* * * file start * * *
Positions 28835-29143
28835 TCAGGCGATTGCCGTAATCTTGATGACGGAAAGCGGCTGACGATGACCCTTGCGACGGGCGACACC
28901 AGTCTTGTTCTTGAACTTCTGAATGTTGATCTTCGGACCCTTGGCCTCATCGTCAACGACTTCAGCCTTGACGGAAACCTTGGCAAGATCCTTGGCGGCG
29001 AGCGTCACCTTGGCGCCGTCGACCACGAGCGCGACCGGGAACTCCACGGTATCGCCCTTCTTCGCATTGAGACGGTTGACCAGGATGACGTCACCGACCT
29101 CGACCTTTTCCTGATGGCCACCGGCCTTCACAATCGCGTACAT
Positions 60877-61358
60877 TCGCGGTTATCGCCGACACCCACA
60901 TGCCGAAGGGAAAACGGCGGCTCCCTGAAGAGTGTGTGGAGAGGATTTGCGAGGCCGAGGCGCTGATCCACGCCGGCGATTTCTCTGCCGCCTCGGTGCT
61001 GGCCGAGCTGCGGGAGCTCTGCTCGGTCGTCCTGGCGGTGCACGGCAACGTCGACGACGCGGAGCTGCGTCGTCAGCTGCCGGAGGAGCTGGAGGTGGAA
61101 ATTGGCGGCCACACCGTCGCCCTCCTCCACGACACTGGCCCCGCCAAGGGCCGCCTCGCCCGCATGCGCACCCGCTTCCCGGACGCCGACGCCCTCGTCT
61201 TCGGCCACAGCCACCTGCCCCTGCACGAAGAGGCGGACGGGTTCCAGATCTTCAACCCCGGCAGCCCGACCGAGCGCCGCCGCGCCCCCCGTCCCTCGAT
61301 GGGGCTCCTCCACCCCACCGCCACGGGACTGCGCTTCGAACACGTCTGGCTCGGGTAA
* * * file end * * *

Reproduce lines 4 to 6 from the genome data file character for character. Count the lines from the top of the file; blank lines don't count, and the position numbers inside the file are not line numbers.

29001 AGCGTCACCTTGGCGCCGTCGACCACGAGCGCGACCGGGAACTCCACGGTATCGCCCTTCTTCGCATTGAGACGGTTGACCAGGATGACGTCACCGACCT
29101 CGACCTTTTCCTGATGGCCACCGGCCTTCACAATCGCGTACAT
Positions 60877-61358